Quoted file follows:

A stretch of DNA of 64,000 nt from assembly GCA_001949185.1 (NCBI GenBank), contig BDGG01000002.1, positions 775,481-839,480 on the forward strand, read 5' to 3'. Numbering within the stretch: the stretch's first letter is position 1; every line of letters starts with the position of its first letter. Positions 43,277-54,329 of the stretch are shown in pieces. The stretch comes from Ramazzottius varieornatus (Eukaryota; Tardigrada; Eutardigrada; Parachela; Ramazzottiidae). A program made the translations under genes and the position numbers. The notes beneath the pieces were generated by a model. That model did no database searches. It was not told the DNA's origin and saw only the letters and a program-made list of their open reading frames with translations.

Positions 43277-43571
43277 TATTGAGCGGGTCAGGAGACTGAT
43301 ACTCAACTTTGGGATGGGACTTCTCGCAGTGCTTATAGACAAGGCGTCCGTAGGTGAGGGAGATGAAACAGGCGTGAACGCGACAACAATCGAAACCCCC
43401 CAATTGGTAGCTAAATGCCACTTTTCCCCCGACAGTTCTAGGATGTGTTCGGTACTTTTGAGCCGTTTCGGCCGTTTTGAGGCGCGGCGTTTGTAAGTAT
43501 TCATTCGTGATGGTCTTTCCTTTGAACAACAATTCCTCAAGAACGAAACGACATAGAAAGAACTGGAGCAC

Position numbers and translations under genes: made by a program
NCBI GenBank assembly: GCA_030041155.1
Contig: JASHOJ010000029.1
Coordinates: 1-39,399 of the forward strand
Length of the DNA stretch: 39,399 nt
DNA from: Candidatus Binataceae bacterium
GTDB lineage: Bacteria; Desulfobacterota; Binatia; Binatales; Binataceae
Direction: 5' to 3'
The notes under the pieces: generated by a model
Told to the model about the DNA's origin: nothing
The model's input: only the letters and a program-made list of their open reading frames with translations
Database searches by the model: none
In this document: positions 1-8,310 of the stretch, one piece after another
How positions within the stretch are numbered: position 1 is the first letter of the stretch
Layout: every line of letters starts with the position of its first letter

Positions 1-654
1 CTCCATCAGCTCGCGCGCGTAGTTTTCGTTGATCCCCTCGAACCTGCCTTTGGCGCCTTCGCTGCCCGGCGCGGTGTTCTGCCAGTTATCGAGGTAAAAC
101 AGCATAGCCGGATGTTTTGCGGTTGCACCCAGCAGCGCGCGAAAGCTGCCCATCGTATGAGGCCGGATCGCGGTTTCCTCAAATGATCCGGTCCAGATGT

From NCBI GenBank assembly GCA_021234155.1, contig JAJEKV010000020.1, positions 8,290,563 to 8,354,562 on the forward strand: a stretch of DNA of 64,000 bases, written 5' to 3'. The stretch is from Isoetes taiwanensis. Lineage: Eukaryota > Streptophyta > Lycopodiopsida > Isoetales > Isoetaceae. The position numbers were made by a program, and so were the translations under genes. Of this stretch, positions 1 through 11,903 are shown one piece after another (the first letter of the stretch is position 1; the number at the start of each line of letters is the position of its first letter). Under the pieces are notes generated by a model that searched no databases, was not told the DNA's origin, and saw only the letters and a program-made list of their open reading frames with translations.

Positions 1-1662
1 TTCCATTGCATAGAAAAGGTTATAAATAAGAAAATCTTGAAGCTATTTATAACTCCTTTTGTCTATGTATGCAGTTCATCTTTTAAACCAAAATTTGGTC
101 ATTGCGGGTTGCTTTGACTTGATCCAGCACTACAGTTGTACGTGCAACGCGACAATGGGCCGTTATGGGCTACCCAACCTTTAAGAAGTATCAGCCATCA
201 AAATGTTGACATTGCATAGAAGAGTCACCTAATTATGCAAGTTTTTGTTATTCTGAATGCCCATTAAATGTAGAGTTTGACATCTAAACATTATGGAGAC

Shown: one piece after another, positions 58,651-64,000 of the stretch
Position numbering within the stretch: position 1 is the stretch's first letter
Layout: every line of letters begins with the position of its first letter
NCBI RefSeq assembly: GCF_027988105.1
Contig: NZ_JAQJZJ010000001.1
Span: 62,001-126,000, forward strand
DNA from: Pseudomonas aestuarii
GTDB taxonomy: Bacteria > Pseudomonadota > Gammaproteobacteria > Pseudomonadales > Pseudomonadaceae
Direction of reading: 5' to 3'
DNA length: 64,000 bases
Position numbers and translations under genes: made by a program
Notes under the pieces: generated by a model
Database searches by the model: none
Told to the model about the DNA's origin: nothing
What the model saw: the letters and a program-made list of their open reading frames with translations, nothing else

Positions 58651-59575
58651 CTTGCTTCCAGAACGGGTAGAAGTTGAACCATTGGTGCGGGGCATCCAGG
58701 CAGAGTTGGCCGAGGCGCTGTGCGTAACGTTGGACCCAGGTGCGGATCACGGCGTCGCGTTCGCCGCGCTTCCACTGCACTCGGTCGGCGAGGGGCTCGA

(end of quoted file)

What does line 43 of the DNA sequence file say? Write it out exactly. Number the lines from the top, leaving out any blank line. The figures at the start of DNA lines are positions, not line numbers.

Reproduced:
Told to the model about the DNA's origin: nothing